For the first time, the Sudanese Minister of Foreign Affairs shed light on Washington’s mediation outcome in regards to the Grand Ethiopian Renaissance Dam (GERD) file, explaining that the US played an important role in the negotiations, and that it had resolved technical and legal issues.
The Sudanese Foreign Minister Maryam Al-Sadiq al-Mahdi revealed the US contribution in resolving many points of difference concerned with the Renaissance Dam negotiations.
The Sudanese minister stated during a virtual meeting with graduates of the American University in Cairo and Jordan, on Saturday, that Washington’s mediation outcome made progress happen in the negotiations.
This is despite the Ethiopian retreat from what was agreed upon through the American mediation.
Al-Mahdi confirmed that there are still few points related to the legal agreement on filling and operating that require further treatment.
The minister indicated that Sudan is looking forward to reaching a binding legal agreement on filling and operating before the second filling of the GERD.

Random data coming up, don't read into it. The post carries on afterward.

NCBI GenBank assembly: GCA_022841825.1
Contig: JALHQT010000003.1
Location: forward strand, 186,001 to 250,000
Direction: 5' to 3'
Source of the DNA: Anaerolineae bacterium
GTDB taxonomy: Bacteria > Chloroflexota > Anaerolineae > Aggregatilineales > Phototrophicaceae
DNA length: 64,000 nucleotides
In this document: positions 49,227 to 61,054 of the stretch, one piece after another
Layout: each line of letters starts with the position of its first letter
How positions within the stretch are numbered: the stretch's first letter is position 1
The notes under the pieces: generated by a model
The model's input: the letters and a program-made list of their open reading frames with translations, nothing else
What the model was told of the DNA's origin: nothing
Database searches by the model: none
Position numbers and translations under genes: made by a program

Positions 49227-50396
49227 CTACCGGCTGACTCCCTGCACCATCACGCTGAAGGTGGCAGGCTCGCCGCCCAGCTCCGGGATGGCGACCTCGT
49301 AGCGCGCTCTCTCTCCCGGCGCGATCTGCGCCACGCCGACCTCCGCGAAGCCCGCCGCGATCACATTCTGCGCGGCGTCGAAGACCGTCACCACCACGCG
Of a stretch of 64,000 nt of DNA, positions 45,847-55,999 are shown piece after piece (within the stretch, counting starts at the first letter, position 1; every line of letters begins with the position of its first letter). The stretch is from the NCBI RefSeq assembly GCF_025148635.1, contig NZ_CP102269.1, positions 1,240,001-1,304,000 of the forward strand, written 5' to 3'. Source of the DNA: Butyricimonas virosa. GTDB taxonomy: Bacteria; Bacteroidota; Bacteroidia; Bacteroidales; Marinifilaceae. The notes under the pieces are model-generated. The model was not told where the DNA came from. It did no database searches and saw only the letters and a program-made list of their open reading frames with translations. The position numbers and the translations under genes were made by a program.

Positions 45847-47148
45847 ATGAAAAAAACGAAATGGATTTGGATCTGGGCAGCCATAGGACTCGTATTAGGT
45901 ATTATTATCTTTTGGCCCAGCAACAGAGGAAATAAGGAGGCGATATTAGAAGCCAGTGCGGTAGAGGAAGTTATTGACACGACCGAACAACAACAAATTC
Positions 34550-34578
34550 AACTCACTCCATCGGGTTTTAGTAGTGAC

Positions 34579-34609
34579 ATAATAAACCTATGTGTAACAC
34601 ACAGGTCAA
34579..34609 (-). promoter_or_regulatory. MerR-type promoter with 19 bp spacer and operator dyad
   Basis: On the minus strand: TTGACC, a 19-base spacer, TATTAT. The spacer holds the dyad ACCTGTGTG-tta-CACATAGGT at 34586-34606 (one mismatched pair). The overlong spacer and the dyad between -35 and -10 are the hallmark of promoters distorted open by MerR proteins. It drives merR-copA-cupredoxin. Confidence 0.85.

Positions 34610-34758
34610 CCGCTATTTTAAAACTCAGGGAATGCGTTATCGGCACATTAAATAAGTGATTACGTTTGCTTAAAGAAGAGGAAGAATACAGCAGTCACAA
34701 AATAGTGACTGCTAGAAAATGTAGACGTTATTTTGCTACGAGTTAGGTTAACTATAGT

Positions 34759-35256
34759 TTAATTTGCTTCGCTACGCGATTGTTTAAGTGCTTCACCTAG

She pointed out that this Sudanese vision gained great national consensus between the components of the transitional government and the Sudanese public.
The minister also expressed Khartoum’s readiness to negotiate a solution to the issue by peaceful means and under the African Union sponsorship.
She also welcomed the role of international partners as guarantors and facilitators, drawing inspiration from global and African experiences in dealing with trans-boundary rivers.
Forum Members’ Questions
The Sudanese Foreign Minister responded to the forum members’ questions regarding Ethiopian intransigence when it came to negotiations and the initiatives put forward.
The minster pointed out that Ethiopia’s retreat from what was agreed upon was surprising.
At the time, she referred to the great and hoped-for role of the United States in putting political and diplomatic pressure on Ethiopia.
Al-Mahdi also stressed that the political approach to the Renaissance Dam issue was administered by Ethiopia as a result of the internal political situation.
This, according to her, made Sudan seek political pressure to reverse a harmful trend that would plague bilateral relations and common interests.